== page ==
When we are named and claimed as Christ’s own for ever, ordained to become leaders of women and men, proclaiming that God’s grace is more powerful than any force on earth. Pharaoh’s will fall, and even death is defeated by the Spirit of God, who is always ready to breathe new life into our world.

We know it because of the Resurrection. We proclaim that Christ is risen, and that we are risen with him, because God’s mercy endures forever.



Names and numbers

I took my first sentence from class notes penned during a whirlwind intensive studying Mary Magdalene several years ago. I failed to check my work. Having been called to account for the women mentioned above, this is what I found out:

My list of seven Marys comes from a class handout from the same source:

1 Mary of Nazareth, mother of Jesus (Matt. 1:18-2:23; Mark 3:20-35 & 6:3; Luke 1-2; Acts 1:14; unnamed in John)

2 Mary Magdalene (Matt. 27:55-28:10; Mark 15:40-16:8; Luke 8:2 & 24:1-11; John 19:25 & 20:1-18)

3 Mary of Bethany, sister of Martha and Lazarus (Luke 10:38-42; John 11-12)

4 Mary the mother of James and Joses (Mark 15:40 & 16:1; Matt. 27:56; Luke 24:10)

5 Mary the wife of Clopas (John 19:25)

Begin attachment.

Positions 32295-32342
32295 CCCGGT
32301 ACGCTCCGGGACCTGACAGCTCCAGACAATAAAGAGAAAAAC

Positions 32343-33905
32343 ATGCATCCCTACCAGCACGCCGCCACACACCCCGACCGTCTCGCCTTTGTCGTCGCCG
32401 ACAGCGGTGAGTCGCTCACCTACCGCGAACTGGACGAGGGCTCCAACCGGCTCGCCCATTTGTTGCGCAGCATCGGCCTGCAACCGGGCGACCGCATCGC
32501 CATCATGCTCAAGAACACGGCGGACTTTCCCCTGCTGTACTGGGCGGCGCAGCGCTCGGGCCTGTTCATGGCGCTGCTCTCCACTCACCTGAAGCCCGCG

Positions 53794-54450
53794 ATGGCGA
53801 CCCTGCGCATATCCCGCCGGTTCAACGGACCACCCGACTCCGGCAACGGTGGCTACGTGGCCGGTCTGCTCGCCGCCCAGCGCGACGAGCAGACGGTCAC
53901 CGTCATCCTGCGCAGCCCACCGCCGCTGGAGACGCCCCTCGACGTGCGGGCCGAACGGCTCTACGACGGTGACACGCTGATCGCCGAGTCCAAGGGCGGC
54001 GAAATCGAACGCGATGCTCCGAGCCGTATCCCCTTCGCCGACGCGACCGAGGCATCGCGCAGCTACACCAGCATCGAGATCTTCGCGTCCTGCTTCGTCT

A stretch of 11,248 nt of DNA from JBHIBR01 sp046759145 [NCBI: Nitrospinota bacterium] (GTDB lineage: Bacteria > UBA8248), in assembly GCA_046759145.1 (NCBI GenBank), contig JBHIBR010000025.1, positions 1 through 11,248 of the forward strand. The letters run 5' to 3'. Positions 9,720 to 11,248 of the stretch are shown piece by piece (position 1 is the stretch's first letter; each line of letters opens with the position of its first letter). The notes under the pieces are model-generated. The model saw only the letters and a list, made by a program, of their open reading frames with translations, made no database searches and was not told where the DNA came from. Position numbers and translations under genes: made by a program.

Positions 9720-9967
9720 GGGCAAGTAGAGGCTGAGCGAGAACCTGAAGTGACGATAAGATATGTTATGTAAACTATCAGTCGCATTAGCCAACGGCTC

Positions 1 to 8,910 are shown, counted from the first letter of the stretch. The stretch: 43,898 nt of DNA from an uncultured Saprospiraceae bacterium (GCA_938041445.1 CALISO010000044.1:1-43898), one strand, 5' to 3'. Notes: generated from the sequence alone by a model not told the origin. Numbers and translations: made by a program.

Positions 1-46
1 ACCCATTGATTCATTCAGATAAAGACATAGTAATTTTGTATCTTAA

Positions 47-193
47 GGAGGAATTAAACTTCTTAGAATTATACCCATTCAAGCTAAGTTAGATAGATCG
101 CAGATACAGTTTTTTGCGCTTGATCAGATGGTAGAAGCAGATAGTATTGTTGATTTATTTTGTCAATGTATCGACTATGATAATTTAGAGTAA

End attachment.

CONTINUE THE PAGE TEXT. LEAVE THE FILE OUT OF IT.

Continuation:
6 Mary, mother of John Mark (Acts 12:12)

7 Mary “who has worked very hard among you” in Rome (Romans 16:6)

Assuming that these are, in fact, each a unique Mary, the number in dispute is sixteen. And there seems no doubt that it is wrong. I truly apologize.

If we count women’s names in the Gospels, we find Rahab, Ruth, and Tamar (in the genealogy at the beginning of Matthew); Elizabeth and Anna (in the opening chapters of Luke); Joanna and Susanna who support Jesus; Herodias wife of Herod; Martha, sister to Mary; and Salome, who was with the other women at the cross (Mark 15:40).*

Here’s where it gets tricky. If we add these ten names to our seven Marys, we find that seven out of seventeen share the name of the Mother of our Lord. BUT, two of our Marys are drawn from beyond the Gospels; so now we have five out of fifteen. If we decide to eliminate the women invoked from ancient history, and concentrate on the characters within the Gospel story, we end up with five Marys out of twelve named women in the Gospels. And either way, the number sixteen is toast.